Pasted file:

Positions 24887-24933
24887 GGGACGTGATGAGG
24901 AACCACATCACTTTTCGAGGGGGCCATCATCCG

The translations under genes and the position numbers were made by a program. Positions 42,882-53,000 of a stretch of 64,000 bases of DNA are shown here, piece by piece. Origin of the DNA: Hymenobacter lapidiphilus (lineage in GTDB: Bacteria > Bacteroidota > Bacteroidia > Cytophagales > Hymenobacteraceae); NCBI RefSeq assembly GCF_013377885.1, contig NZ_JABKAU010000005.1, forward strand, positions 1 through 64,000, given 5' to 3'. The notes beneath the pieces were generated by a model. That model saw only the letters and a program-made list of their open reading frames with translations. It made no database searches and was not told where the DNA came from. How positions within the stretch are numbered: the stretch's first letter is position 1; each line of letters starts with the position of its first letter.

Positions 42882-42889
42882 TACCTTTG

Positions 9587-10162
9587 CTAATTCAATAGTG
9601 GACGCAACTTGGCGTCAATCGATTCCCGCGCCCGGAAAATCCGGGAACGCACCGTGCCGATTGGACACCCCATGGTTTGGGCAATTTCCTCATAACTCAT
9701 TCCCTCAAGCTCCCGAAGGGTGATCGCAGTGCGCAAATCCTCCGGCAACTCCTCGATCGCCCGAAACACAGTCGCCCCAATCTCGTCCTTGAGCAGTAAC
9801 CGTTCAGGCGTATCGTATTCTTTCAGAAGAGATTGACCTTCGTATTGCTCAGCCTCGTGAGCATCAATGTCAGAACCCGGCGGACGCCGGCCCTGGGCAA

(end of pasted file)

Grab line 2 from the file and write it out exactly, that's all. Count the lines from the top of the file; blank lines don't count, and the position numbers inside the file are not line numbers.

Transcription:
24887 GGGACGTGATGAGG